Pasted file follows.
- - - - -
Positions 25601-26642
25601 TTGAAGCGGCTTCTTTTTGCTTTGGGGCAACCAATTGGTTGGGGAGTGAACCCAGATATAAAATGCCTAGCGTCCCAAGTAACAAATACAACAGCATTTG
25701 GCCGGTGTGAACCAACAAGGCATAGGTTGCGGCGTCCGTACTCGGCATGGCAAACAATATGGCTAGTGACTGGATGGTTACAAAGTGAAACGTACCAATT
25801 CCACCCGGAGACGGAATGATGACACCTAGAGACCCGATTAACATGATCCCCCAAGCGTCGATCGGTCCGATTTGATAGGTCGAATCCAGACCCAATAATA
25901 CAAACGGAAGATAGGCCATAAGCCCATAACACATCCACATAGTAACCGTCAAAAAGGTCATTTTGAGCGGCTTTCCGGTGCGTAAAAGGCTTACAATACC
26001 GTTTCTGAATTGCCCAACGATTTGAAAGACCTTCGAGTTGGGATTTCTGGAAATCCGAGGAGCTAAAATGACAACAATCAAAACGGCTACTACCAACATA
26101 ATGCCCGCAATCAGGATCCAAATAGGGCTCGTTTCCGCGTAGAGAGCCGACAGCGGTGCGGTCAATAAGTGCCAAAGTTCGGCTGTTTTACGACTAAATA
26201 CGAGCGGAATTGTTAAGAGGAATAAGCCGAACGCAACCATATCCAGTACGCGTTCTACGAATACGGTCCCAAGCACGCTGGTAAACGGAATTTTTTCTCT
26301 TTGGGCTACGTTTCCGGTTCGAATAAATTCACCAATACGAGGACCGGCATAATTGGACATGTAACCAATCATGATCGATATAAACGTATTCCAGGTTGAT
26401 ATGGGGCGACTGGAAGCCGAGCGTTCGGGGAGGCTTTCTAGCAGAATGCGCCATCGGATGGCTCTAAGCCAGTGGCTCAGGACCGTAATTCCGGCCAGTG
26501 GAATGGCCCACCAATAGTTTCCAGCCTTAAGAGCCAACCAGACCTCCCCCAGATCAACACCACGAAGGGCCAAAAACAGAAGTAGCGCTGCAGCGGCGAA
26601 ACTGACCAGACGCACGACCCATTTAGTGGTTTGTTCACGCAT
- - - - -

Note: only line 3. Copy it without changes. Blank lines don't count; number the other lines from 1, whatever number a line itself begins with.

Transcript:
25701 GCCGGTGTGAACCAACAAGGCATAGGTTGCGGCGTCCGTACTCGGCATGGCAAACAATATGGCTAGTGACTGGATGGTTACAAAGTGAAACGTACCAATT